One Simple Rule to Organize Your CSS the Right Way

Technically there is not a “right” way to organize your CSS (cascading style sheets). Browsers do not care what order anything is in or if you have used an incorrect number of spaces.

So why should I organize my CSS?

CSS declarations should be organized for one basic reason, it makes your files easier to read. When a file is easier to read, it is easier for future developers to work with, easier for you to debug, and easier to optimize.

My One Rule About Organizing CSS: Declarations Should be Ordered Alphabetically

That’s it. Declarations should be entered in alphabetical order. I have tried several different methods for organizing my CSS and this is the one that I have found to be most effective and easiest to read.

Refresher: What is a CSS Declaration?

A CSS declaration is a single line of CSS that falls between the curly braces. Typically like this one:

background: #fff;

Each declaration is a part of a declaration block that looks like this:

.neato {
    background: #333;
    color: #fff;
    padding: 1rem;
}

Example: Doing it the Right Way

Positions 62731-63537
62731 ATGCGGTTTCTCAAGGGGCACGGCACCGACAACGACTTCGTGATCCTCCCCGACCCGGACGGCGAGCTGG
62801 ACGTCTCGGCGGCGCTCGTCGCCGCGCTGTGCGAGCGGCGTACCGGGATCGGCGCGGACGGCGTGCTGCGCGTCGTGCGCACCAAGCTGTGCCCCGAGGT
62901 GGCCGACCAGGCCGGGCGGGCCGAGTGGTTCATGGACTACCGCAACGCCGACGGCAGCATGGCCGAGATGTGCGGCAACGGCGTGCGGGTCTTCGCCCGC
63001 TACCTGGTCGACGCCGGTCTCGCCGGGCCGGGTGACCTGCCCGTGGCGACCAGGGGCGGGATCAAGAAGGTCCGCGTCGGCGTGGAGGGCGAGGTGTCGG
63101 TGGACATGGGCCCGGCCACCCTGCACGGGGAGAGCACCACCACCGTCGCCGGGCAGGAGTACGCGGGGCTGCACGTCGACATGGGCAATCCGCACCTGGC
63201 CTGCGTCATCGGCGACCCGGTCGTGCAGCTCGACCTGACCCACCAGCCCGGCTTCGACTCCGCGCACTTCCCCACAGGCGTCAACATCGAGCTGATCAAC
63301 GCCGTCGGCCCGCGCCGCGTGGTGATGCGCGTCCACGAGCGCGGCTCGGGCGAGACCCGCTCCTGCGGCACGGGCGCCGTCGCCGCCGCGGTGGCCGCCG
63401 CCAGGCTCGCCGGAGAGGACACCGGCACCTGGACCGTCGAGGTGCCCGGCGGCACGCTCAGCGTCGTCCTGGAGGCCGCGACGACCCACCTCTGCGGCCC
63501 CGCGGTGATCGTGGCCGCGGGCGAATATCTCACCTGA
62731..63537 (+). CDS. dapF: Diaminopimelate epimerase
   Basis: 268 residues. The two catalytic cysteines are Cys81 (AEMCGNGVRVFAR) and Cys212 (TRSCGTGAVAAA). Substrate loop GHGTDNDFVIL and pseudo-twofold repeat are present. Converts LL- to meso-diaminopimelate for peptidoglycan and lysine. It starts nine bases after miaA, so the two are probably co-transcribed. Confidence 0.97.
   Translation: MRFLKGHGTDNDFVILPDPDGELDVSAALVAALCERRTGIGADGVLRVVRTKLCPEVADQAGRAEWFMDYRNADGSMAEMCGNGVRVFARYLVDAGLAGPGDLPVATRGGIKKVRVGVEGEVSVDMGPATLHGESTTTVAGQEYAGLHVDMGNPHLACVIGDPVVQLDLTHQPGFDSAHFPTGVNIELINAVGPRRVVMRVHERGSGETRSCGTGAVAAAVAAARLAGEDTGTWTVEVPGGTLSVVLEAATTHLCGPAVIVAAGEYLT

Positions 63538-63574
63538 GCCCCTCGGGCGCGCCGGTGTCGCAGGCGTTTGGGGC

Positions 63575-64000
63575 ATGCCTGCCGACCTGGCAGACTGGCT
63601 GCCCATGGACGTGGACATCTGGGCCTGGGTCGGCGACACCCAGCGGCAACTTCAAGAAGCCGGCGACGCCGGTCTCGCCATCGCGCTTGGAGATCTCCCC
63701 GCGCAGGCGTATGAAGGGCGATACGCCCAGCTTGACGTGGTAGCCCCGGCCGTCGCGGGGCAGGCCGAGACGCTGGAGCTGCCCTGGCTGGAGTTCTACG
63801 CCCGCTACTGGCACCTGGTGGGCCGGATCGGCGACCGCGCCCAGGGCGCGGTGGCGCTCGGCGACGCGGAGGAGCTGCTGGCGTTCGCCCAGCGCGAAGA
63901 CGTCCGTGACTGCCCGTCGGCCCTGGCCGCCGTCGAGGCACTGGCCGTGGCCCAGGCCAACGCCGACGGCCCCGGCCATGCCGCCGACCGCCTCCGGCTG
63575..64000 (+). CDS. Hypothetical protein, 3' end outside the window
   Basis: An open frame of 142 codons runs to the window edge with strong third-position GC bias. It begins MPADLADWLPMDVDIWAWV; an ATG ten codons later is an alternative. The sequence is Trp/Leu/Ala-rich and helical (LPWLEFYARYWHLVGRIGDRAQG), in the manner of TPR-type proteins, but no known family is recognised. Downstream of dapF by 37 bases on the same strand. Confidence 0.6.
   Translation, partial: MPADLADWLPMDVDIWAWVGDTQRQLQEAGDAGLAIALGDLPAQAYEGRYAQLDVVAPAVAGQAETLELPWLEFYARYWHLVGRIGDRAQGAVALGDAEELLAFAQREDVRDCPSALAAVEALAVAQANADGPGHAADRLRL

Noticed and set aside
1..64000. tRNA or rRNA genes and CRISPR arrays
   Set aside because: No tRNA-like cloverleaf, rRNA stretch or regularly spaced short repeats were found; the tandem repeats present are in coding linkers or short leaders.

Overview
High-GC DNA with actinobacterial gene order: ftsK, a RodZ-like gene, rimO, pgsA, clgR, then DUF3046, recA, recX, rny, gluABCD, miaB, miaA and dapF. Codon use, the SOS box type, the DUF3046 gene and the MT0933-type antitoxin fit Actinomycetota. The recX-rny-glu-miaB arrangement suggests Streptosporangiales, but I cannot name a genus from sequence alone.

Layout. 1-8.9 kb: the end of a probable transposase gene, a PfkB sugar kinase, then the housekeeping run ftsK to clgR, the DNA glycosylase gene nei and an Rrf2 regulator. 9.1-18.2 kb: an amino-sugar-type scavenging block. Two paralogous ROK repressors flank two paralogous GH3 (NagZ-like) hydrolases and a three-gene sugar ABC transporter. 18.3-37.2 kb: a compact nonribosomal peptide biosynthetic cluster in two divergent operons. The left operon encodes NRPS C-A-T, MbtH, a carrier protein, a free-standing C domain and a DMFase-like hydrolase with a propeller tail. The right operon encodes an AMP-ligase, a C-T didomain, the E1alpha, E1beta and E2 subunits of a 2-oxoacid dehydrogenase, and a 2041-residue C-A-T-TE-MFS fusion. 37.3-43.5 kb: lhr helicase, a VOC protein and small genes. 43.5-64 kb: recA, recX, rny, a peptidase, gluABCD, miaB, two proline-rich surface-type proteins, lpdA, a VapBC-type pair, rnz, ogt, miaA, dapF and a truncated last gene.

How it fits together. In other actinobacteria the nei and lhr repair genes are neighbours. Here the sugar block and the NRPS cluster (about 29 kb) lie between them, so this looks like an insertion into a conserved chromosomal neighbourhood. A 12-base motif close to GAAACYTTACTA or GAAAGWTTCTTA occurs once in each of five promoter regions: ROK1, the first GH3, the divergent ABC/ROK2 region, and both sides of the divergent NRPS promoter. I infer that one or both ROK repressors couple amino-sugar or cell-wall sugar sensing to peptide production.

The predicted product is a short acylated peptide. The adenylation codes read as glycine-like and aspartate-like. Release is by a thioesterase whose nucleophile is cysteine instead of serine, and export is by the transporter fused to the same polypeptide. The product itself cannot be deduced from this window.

Below is an example CSS declaration block that shows why alphabetical order is the way to go.

Wrong

.neato {
     padding: 10px 30px;
     text-transform: uppercase;
     border: 2px solid #1f4b5d;
     color: #d8dbe2;
     display: inline-block;
     border-radius: 5px;
     font-family: 'Open Sans', sans-serif;
     margin: 20px 0;
     text-decoration: none;
     color: #333;
     background: #1f4b5d;
 }

Right

.neato {
     background: #1f4b5d;
     border: 2px solid #1f4b5d;
     border-radius: 5px;
     color: #d8dbe2;
     display: inline-block;
     font-family: 'Open Sans', sans-serif;
     margin: 20px 0;
     padding: 10px 30px;
     text-decoration: none;
     text-transform: uppercase;
 }

See how much easier it is to read the second option. It is easy to find the declarations in the second view at a glance, whereas the first example requires some hunting.

Did you notice that color is declared twice in the wrong example? When declarations are organized alphabetically, it is easy to catch duplicate declarations. This leads to cleaner, leaner code.

There are tons of strategies for organizing your CSS. Technically, none of them are wrong and none of them are right. This is the one rule that I swear by after years of writing CSS.